Friday, July 10, 2009

Deep in Geekdom

I judge a book by its cover. I think this is a colophon for my twisted psychology, summarized in a hackneyed phrase. Admitting this, I have to clarify that this is strictly pedantry for the most part. I consciously hold off passing judgment on people based on appearances or first impressions, because I've long since discovered that they who initially do not evoke warm and maternal feelings in me are those that eventually become my most treasured friends.

Books, however, are an entirely different matter. I'm a self-proclaimed obsessive reader. I read almost anything including the Spanish and German texts in a waffle maker manual, just to see if I can pronounce some words right, and afterward verifying my accuracy (or my mistakes, more often than not) through an online dictionary with an audio-pronunciation key. But, just a tad shy of being a total geek, the shallow part of me likes pretty books and chokes back tears at the sight of a neat row of them on a bookshelf, especially if they are arranged in an aesthetically awe-inspiring fashion.

I know that some people prefer paperbacks, because they are not so unwieldy for bedtime reading. I have seldom been inconvenienced by a book's heft nor girth, possessing above-average upper body strength and dexterity, and having mastered the skill of reading while a book is opened at my maximum allowable angle of 90 degrees. I prefer the solid feel of a hardback in my hands, and the thick pages of text framed by generous margins that makes the whole visual composition easy on the eyes. I know that this detail of printed words against white space is more commonly adopted in poetry, but I think they do wonders for even chick-lit and non-fiction as well.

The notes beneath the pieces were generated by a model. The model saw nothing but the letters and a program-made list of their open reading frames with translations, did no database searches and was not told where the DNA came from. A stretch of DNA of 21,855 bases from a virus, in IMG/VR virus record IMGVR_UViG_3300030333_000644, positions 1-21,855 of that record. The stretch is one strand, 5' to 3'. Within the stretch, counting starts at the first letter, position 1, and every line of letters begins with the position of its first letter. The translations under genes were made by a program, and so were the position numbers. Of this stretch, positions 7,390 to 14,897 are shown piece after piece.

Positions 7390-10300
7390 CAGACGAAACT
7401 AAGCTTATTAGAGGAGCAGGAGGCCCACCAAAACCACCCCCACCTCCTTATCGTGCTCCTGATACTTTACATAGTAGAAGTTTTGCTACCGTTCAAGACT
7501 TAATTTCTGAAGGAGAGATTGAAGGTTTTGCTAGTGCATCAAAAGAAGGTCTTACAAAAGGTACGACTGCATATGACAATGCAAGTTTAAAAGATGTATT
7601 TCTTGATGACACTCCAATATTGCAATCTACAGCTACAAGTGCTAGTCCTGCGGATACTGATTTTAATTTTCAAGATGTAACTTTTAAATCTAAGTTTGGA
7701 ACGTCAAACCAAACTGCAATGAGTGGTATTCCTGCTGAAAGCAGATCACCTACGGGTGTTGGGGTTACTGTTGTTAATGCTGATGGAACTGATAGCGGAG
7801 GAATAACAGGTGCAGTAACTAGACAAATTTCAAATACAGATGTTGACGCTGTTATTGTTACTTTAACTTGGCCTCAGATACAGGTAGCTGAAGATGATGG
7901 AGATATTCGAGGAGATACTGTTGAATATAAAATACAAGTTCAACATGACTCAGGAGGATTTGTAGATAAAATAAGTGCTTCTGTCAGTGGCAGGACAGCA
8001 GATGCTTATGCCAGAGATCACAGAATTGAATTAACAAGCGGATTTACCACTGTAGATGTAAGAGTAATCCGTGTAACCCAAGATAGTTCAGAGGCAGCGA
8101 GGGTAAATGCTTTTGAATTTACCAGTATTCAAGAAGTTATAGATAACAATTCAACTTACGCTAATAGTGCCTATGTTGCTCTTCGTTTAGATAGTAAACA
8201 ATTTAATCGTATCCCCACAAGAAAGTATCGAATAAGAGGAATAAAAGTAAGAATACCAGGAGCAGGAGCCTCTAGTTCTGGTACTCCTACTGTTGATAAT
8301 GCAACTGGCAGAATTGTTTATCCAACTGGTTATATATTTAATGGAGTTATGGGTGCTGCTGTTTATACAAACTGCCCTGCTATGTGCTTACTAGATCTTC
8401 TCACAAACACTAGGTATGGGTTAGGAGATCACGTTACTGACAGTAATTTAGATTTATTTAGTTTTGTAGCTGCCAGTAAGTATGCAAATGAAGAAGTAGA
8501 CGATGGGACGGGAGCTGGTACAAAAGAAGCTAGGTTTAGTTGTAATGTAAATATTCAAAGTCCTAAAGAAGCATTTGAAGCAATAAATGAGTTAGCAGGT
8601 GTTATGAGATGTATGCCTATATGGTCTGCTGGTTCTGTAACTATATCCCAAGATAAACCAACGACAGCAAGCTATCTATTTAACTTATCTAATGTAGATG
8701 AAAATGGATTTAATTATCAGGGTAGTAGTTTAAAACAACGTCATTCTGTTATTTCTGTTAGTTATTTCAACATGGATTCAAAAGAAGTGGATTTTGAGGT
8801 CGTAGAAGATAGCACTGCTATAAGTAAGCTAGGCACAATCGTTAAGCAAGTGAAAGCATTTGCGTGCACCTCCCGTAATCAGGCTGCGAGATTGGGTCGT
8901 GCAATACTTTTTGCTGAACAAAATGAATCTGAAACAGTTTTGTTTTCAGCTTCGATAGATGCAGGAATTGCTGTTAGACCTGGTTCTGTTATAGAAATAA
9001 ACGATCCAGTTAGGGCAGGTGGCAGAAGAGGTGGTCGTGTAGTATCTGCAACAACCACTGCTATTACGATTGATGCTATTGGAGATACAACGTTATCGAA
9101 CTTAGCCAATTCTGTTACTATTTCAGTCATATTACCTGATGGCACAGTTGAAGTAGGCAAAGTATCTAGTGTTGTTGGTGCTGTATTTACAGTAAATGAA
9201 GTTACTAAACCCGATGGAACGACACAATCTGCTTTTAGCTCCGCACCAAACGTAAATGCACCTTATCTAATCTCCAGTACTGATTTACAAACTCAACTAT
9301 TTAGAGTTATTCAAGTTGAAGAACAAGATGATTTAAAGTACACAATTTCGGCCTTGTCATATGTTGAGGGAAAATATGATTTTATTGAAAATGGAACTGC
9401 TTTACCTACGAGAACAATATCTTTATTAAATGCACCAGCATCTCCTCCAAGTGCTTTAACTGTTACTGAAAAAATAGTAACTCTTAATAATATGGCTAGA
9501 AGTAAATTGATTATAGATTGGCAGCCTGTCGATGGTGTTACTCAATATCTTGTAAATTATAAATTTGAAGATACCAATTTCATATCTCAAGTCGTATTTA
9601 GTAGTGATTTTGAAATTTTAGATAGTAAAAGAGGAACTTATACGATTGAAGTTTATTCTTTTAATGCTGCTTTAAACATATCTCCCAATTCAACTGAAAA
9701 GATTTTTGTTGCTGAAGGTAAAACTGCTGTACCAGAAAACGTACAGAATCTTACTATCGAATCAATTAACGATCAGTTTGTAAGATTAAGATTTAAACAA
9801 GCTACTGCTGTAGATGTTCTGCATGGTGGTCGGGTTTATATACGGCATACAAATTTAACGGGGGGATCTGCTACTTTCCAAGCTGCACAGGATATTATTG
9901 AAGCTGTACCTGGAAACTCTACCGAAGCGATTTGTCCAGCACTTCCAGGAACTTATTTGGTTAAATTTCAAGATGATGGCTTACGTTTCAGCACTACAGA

In terms of size, I like the bigger paperbacks: C format, about 216-234mm x 138-256mm. Because of the width, the pages seem more inviting. I like having to hold a book with both hands while I leaf through it, rather than being tempted by its narrowness to grab hold of it in one--- thumb to fore-edge and 4 fingers to spine, and then retracting one's thumb to shuffle through the pages, the way you would a deck of playing cards. This action, to me, implies a certain indifference, a measure of disrespect even, towards something that serves to educate, enlighten or entertain.

For hardbacks, I notice that they come in more creative dimensions, though never too small for my taste. I particularly like the size of Sun Tzu's The Art of War, because it gives the impression of being more equilateral than rectangular (approximately 210mm x 170mm), and Nick Bantock's The Venetian's Wife (approximately 232mm x 190mm), because it is big enough without being Etch-A-Sketch-y.